Thursday, 19 February 2009

Mae Hong Son to Nai Soi

2nd February
Again after a grand total of 3 (max) hours sleep we headed off bright and early to visit various Karenni villages where the refugees have relocated. Before we could go anywhere we had to pay a visit to the local governor man to sort out all our passports and sign some very dodgy forms and give finger prints! allowing us to visit the camps without being SLAUGHTERED. They also kept asking us what our names meant, olivia was an olive, rosa was a rose.... we then asked the lady officials name. Her name was 'Oi'. We found self restraint very difficult.
And then, off we plopped...
Onto the serious stuff - there are 3 different tribes; Kayaw (who have massive holes in their ears), Karen (who wear big broze rings up their necks) and the Kayan (who wear rings round their knees. it looks most odd.) It was very hot and hence, we were very hot. First up was Huay Pu Keng and we got to go on a little, very unstable looking, boat across a river to get there - this is where we're going to teach next.
We also visited another small village on the way back where a refugee lady (Malo) who had taken off her neck rings was setting up another village. The difference with her village is that it's not aimed at tourists which is very unusual - her philosophy is that people work for what they have and we spent a few hours helping her around her museum, labelling fish-catchers and bamboo capes for the rainy season.
We didn't get back to KSDP until about 5ish, hoping, PRAYING, to be able to go to sleep but alas no. We went out to dinner with Beryl and Steve at our faaaavorite restaurant here owned by a nice Karenni refugee with an eyeless dog. They do sweet potato chips so we were won over instantly (and they have baked beans AND they are practically the only place that makes bread. we love them.)

3rd February
WORST.NIGHT.EVER. No exaggeration. It was horrid. We shudder at the memory. We slept on/off for about 2 hours and then could not get back to sleep from 1am (olive read the whole twilight book in one night) only to have to get up at 9am. Again. We tried to remedy this by going on a 8am diet coke run (caffeine don't ya know) and got some very bizarre looks from people on their way to work...
We visited Stephanie Lee's grave in the morrow which was a bit overwhelming and then took a peek into Ban Nai Soi CLC (OUR SCHOOOL!!! we're there RIGHT NOW.)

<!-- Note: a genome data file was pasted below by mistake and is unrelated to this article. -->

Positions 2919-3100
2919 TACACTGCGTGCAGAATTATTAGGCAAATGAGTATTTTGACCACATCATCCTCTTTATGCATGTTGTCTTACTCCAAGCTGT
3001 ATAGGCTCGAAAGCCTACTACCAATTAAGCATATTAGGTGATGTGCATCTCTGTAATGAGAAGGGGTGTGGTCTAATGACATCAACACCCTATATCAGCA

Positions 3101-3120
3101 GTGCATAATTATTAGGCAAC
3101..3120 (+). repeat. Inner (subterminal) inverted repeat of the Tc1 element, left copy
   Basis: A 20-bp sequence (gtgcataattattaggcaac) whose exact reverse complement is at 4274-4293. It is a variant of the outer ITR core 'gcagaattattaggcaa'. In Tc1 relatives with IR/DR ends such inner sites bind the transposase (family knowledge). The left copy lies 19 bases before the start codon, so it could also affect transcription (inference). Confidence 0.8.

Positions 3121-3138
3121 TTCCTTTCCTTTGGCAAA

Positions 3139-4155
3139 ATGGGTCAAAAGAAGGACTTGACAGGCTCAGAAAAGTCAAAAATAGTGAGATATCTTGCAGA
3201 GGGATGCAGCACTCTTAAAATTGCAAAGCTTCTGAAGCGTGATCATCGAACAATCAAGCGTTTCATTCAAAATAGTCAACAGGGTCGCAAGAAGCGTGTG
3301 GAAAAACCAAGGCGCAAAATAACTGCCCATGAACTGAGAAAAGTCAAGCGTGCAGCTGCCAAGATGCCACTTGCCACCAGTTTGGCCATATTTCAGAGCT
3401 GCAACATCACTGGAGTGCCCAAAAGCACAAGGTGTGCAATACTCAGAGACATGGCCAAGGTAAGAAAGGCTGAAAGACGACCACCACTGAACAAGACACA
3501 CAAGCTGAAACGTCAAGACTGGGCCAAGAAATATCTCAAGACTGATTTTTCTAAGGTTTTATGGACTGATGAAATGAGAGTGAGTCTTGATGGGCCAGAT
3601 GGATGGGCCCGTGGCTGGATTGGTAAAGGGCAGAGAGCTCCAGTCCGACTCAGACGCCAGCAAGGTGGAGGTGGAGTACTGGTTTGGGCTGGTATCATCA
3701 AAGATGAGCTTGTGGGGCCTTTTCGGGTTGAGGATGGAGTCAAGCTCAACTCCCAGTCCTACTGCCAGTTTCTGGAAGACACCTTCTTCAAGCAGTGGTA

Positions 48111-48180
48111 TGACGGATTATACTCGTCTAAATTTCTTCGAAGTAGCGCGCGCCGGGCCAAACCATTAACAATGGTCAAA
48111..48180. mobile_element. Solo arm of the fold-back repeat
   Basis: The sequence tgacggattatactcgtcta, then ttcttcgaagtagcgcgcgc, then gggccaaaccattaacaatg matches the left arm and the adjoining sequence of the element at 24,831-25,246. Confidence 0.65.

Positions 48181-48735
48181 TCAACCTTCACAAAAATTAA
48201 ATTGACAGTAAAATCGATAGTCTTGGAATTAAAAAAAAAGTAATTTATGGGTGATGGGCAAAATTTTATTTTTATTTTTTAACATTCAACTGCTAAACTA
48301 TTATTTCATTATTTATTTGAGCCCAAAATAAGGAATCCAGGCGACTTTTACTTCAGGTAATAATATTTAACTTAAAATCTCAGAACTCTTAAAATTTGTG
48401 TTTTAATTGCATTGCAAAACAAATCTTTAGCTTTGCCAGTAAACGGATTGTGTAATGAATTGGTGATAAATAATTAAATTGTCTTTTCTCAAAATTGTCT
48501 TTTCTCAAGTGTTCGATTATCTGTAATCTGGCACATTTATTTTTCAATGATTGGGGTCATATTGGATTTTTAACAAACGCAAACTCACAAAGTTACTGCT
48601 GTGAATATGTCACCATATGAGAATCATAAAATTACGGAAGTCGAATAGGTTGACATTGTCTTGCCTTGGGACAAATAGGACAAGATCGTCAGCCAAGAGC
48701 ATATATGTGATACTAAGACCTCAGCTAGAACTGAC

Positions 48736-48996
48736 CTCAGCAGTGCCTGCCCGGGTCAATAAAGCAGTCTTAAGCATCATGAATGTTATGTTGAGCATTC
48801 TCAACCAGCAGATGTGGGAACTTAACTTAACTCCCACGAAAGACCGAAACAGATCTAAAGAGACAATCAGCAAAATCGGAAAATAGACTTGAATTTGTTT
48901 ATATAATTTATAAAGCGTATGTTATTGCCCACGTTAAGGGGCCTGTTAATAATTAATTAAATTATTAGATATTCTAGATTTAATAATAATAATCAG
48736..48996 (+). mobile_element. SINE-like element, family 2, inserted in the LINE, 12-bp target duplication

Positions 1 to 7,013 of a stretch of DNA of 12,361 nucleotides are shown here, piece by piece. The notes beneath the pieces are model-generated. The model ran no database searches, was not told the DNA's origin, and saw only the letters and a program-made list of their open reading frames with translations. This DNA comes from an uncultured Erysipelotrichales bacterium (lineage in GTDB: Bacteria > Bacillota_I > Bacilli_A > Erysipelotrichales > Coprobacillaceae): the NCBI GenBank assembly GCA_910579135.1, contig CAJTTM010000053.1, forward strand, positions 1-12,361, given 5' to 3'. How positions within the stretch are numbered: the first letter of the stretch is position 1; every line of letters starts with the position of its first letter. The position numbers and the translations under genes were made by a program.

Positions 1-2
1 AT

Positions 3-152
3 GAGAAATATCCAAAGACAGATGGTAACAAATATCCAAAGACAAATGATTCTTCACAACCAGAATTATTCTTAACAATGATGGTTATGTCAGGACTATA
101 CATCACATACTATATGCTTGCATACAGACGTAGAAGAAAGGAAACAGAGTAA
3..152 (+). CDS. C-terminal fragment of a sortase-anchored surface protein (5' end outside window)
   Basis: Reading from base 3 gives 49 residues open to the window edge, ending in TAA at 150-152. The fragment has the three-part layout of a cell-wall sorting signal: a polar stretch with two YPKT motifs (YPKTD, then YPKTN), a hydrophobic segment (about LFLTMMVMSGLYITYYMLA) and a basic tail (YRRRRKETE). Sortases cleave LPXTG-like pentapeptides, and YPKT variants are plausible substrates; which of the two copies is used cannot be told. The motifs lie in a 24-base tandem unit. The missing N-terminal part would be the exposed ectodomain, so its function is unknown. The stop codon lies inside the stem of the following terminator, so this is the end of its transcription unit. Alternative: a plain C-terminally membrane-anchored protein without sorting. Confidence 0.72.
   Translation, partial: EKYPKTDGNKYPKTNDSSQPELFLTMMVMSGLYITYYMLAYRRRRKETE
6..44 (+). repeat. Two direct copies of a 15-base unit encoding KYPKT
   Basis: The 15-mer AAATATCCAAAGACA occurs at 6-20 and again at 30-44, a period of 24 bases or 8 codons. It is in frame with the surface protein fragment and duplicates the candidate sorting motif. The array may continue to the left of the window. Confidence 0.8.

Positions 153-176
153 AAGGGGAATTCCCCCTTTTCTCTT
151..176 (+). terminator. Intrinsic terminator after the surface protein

After being herded around the WHOLE of the Karenni camps by a rather excitable Beryl we were pooped and just wanted to chillax for a while so we ESCAPED and went for a wonder of our own around the town of Mae Hong Son. After sampling the wholewheat spinach bagels of Mae Hong Son we found ourselves in the one bar- Crossroads. It was rockin'.
OH YEAH and brad and angelina were in town. Pretttttttty, pretttttttty cool.

4th February
Finally all the touring was over and we got to settle down at school and learn how everything works....
We have our own little room next to the french volunteer (Boris aka Bob, Bar Bar, ass-face, pretty-ass-face, gay, croissant... you get the general abusive idea) and a shared porch where all the teachers (us lovely ladies, boris, emmett and his girlfriend kozue) hang and work and eat our meals. The students always come up and say hi and chat to us to improve their anglais.
On our very first day we had to jump in the deep end and teach a lesson (on body parts...) to the lowest level class. At this school, there are 3 classes that are based on ability, not age and they have lessons every hour between 9am and 4pm (lunch between 12 and 1).
Some of (most) the students are older than us... they don't let us forget it.... in class 3 there is a 34 year old. But we like her. It feels a bit odd telling her what to do.... But we kinda like it! All the students refer to us as 'teacher' although we're trying really hard to get them to stop and just call us by our names.
In Thighland the education system is only available to those with a Thai ID Card and nearly all of the Burmese refugees have been refused these...for obvious reasons, ie.they aren't Thai! Anyway....schooling in Thighland is very strict- the students dont speak unless asked a question. they themselves are not allowed to ask questions and especially in English lessons it's pretty much just copying things off the board-BORING!
At our school this isnt the case.. its relaxed and very very fun. We are teaching the Burmese refugee children who arent allowed to be educated fully in Thai schools.

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